Walter Brueggemann argues that Abraham entered a new history. And ditto for me. The new history is without link to the old. The new history begins with a call for me to repent (of prejudice) and a summons to leave old comfort zones and to go somewhere I am not to become someone who I once was not. In my life this new call was a second call. A new birth. For most white people overcoming prejudice can hardly be anything else.
God called me to an alternative life, a life that is the antithesis to the cold, barren one based on hatred and mistrust. My first destination was the wilderness. The wilderness is a place of diminished resources and manna but it offers greater possibilities than the comforts and the garlic of Egypt. We who live Ur and seek the Promised Land will–as I have found–experience some obstacles. We too will have our faith tested, our memory of God’s deeds questioned. Racial reconciliation to thousands of white Americans is that new, unexplored, but most assuredly promised land!
Racial Reconciliation to many of us is unexplored territory. It demands a profound faith with more than a modicum of risk. . .
I reached. And as I held my new daughter, I hummed Mammy’s old tune . . .”Hush little Rachel, don’t you cry. Daddy’s going to love you til’ I die. All yo’ troubles is gonna soon be over. Will soon be over . . .” As Rachel prepares for college this year I thank God that He brought our lives together. She is my first born, Godâ€™s invitation to be to move toward racial reconciliation.
This book is for and to white people who are willing to reach. For white people who are willing to take chances. To have their views of race and racism challenged. This book is really narrative history for I have lived much of the history I describe in this book.
I ask that people of color be patient with me. As I watch my African American daughters grow I love them so much more each day! I feel more comfortable, in a way, with children of color because my Rachel, Jessica, and Timothy are partly African American. But, God knows, I am not black; I shall never be black and I cannot never know the challenges that racism will bring them. I must be content to tell my own story and encourage people like me to listen to our brothers and sisters of color.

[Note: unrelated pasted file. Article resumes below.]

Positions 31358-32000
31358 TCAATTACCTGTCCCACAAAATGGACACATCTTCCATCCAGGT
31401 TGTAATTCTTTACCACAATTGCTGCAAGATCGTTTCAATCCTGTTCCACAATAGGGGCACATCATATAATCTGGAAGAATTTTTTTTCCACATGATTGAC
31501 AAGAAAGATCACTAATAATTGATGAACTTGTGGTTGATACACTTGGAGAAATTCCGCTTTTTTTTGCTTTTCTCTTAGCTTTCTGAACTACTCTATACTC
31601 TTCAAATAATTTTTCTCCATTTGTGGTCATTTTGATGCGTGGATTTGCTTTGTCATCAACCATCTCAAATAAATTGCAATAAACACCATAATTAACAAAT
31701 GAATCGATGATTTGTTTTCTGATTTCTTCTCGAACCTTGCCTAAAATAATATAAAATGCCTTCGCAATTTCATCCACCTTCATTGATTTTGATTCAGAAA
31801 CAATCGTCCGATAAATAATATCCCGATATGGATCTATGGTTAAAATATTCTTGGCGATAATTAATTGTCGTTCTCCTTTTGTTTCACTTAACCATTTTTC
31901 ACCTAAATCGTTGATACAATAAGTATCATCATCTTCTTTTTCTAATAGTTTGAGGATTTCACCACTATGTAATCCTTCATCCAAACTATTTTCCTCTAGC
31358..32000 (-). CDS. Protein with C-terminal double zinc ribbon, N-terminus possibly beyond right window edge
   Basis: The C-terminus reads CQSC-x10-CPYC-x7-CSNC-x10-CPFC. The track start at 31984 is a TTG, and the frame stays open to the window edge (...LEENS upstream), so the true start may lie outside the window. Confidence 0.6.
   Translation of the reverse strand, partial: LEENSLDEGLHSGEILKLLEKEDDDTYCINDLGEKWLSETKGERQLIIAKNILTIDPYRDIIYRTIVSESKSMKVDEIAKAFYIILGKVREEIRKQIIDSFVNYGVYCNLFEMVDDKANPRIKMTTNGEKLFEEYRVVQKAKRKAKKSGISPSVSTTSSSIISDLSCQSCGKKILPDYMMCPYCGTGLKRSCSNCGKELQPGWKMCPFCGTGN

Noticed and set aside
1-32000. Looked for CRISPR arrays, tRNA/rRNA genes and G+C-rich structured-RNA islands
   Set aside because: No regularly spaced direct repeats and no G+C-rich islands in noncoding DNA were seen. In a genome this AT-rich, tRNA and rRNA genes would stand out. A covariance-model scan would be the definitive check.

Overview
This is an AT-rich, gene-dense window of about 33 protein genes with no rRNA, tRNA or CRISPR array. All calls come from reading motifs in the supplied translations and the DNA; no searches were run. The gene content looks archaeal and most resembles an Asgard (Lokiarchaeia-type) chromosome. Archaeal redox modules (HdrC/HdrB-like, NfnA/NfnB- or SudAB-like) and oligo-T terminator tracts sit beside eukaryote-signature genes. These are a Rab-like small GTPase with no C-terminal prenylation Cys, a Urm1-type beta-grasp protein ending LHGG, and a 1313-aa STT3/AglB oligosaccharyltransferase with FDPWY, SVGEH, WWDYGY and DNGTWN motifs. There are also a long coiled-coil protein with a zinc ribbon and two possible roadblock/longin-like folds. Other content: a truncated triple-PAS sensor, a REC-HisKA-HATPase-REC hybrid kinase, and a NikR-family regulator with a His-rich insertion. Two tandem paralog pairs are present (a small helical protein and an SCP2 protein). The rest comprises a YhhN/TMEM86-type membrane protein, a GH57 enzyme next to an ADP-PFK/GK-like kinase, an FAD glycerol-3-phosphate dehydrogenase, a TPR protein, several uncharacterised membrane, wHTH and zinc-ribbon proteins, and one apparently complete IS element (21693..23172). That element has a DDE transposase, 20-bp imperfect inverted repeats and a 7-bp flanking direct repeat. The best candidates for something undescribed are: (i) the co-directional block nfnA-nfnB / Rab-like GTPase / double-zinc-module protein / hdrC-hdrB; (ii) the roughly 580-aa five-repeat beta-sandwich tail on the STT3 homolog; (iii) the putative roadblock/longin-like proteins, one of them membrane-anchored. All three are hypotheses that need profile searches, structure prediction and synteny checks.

I know that here and there my own prejudice will rear its head. I do not wish it to be so. But I know that my past and my present white privilege are too indelibly a part of my ethos to be removed in a lifetime–much less my short forty-five years! After it is all said and done, I do not think I am being falsely modest to say that I am still at heart an Arkansas white boy!
A friend, Tobin Miller-Shearer reminded me recently that when white people talk about racism they define it in personal terms – individual attitudes, actions, perceptions, stereotypes, relationships. He is right. I know that if that is the only way that we define the problem, according to personal actions then the solution is defined solely in terms of changing the individual.
A second pattern Tobin observed is that, by and large, when people of color talk about racism they define it in systemic terms–how the systems of police, education, health care, business, church, etc. respond to people of color as a whole. If that is how one defines the problem, then the solution is defined completely in terms of changing the system.
Tobin and the staff at the Damascus Road Experience, Mennonite Church, and I are convinced that we have work in both arenas. In fact, to ignore either one is a betrayal of the biblical model (using Tobinâ€™s words). Jesus healed the individual and consistently called people to right relationship. Jesus also challenged the systems of his day and consistently modeled an approach that acknowledge the powers and principalities.
Tobin concludes, and I concur, racism is a cunning, demonic force that knows how constantly to reinvent itself. The one consistent thing we know about it is that it serves the primary purpose of giving power and privilege to white people and, through the forces of history, has established systems (even inthe church) that serve white people. The damage that racism wrecks upon People of Color is incredibly destructive.
Racism is like a holding a rattlesnake by its tail– it bites both ways. I think that the damage it has brought on white people is terrible too. Not anything like what has happened to the victim, to be sure. We who have been part of the problem are now reaping Godâ€™s judgment.